There are many menhirs, dolmen, tumulus and stone circles in the area, we only had time to visit a few.
St Michael’s Tumulus – is 125m by 60m and was built from 67,000 tons of stone between 5000 and 3400 BC, officially thought to be a tomb for the ruling class due to the discovery of stone chests, pottery and jewellery. It is connected via a leyline to Mont St Michel on the Northern coastline of France, which itself is linked to St Michaels Mount in England and Skellig Michael in Ireland.
The St Michael’s Tumulus
Inside one of the dolmen
A goth grave
The Manio Giant – This is a huge standing stone lying several hundred metres from the alignments, it stands over 5m tall and many locals tell stories of seeing energies in this area.
Tumulus de Kercado – This was one of 4 tumulus we visited and went inside. It features the mound with a dolmen structure forming the framework, there is a menhir on the top and a semi-circle of stones around the outside. In the large chamber numerous artefacts were found, such as axes, teeth, beads and pearls but again whether these were belongings of the builders or later inhabitants it is almost impossible to know.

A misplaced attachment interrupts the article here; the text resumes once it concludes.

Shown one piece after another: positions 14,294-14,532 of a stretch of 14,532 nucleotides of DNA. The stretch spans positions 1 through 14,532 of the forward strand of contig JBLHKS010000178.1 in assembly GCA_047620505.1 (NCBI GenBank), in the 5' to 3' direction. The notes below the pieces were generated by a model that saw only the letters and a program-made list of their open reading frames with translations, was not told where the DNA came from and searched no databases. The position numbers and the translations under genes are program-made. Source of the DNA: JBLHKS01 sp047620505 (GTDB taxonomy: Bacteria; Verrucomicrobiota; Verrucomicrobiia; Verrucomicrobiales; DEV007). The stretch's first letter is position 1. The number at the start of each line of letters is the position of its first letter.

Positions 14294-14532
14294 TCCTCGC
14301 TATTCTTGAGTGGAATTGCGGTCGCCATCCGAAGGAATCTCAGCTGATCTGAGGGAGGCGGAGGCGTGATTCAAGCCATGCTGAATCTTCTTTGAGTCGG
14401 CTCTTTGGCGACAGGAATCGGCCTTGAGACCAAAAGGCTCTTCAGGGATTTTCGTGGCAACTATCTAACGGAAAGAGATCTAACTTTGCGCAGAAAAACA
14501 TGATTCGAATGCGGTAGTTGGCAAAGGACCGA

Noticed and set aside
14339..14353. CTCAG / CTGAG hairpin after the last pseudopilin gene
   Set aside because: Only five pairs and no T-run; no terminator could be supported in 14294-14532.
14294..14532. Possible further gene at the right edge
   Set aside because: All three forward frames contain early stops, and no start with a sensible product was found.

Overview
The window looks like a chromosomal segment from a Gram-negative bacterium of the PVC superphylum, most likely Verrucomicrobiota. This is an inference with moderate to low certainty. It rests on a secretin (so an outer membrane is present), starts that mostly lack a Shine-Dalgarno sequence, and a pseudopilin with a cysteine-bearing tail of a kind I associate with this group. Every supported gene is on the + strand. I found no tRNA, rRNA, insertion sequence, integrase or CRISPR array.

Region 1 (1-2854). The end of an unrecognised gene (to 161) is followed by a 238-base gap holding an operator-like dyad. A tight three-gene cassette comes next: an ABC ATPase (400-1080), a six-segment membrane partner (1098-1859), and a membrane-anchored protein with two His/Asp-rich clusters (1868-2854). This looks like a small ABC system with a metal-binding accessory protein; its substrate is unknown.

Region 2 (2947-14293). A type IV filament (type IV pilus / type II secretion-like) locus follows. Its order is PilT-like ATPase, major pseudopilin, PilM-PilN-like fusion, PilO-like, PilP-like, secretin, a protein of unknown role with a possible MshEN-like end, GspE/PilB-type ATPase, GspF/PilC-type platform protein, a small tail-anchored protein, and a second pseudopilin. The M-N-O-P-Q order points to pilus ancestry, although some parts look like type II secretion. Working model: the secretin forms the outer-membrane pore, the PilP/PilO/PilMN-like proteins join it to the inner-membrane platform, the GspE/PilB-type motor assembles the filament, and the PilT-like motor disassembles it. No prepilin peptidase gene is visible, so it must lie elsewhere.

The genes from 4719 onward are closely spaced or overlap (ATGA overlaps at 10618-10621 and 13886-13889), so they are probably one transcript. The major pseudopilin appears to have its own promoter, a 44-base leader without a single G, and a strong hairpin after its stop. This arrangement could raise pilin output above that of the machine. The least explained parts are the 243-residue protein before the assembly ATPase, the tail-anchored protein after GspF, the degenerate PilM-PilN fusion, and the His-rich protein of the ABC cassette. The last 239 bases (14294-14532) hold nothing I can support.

le Grand Menhir Brise – A huge standing stone that is now broken into 4 pieces which some suggest was linked to the alignments as part of an astronomical observatory. When it was originally erected it would have stood over 20m tall and is estimated to have weighed around 350 tons, which is why we paid it a visit as it’s the sheer size of some of the stones that the ancients transported and erected that amazes us.
Brittany is covered in megaliths that have been deliberately placed in significant locations but actually so is France with more than 10,000 sites estimated to stand within its borders, and indeed the entire planet is covered in dolmen, menhirs, stone circles, stone spheres, pyramids, cart ruts, tumulus of varying sizes and huge rock-cut temples, which is why we believe there has been a global civilization before our current one.